As we got older, we maintained similar interests. We both enjoyed cars, camping, partying, going to festivals from when we were about 15 years old. Later on, after we were done with school (and university) my partner Bethan and I went backpacking around Asia, and after the trip we ended up in Australia. We settled here and given we still had the same friendship group – five of us who used to hang around together, I think there was a bit of FOMO. Now all of us live in Australia.

The first time Adam and I worked together was at Alpha Digital. I think now our relationship is still built on a mutual love of the same nerdy stuff it always has been but also on an understanding of no judgment in either direction. I mean, there have been times when I have been Adam’s direct manager, and it’s fucking awkward. The benefit of the trust and understanding we’ve built is that I know when we talk, it’s in the vault and it has to stay that way.

People who know us from when we were younger often ask me, “Oh, do you see much of Adam?” It’s like, “Yeah, every day, we work together” – I think it shocks them.

Chris on Adam:

Most memorable moment with Adam: When we were at university, we’d both finish working hospitality jobs at 10PM at night and Adam would drive 45 minutes to our house and we’d stay awake hanging out till 3AM and then do it all again the next day.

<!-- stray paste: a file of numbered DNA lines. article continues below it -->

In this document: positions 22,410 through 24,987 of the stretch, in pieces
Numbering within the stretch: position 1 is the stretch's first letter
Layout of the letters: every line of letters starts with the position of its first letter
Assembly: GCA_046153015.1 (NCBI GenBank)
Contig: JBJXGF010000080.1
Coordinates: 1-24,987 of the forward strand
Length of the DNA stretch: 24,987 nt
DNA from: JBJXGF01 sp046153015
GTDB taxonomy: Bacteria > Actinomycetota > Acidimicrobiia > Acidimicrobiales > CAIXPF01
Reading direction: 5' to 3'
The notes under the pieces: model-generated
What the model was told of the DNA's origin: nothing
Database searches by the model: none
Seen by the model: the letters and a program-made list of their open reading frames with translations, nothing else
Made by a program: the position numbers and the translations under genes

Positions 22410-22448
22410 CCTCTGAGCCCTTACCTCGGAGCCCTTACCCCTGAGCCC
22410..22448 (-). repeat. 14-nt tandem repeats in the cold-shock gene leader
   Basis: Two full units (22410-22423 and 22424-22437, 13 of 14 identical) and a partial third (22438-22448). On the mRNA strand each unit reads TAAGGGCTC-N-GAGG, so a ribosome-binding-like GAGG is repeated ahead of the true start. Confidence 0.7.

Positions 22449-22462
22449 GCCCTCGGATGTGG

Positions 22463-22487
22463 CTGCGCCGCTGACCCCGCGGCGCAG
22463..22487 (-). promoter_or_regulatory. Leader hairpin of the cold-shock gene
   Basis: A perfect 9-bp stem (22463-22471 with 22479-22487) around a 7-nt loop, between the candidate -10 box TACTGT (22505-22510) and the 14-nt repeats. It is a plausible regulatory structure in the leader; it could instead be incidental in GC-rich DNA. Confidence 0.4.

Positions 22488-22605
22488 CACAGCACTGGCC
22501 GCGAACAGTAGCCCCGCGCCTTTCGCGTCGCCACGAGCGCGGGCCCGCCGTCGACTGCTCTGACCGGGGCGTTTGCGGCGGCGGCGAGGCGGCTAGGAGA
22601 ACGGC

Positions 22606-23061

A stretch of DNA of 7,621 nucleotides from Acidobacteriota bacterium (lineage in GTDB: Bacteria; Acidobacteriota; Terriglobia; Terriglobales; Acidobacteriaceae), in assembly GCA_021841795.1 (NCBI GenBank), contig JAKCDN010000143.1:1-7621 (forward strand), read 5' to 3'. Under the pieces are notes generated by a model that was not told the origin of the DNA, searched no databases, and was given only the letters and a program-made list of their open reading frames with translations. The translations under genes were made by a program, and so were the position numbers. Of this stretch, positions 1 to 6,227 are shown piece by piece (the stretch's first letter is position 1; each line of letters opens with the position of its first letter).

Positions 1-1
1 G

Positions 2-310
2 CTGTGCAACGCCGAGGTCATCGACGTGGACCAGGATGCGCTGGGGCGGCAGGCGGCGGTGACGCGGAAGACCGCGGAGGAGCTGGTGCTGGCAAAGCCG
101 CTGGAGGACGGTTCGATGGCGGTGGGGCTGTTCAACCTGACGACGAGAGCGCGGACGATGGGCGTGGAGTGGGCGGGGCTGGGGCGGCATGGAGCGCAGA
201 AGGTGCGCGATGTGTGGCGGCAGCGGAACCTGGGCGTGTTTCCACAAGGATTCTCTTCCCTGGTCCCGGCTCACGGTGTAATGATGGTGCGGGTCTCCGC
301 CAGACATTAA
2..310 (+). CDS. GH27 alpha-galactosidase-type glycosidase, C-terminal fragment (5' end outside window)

Describe Adam in one word: Reliable – if I ever needed him, he’s there. I mean, he’ll be late, but he’ll be there.

Adam’s most annoying habit or endearing behaviour: Adam is always late. It’s the most endearing but frustrating thing about him. You ask him to be somewhere at a specific time, and he’ll say, “Oh, I’ll be there mid to late afternoon.” You know he is going to show up an hour later than what you’ve agreed to. It’s just what happens. Or a nicer one is when you go to the airport. I show up late to the airport. Adam turns up as the plane’s about to leave, and it stresses the hell out of me. But it’s just Adam. He also always brings my favourite snacks.

Adam on Chris: 

Most memorable moment with Chris: I think it has to be building dens and forts in the woods near our houses when we were younger.

Describe Adam in one word: Machine. He’s not a corporate robot, he just gets shit done.

Adam’s most annoying habit or endearing behaviour: This one hits both sides. Chris can walk into any meeting completely unprepared, have someone else do his slides for him. He’ll walk into that meeting, having never even seen the slides before, and give the best presentation you’ve ever seen. He’ll give insights off the cuff and absolutely smash that meeting with no prior context.

I have to prepare for hours beforehand. I need to know the points that I want to cover. Whereas Chris just waltzes in, gives a great presentation and leaves looking like an absolute prodigy.

If you and a colleague would like to submit your story to Dynamic duos, please email kwelch@mumbrella.com.au.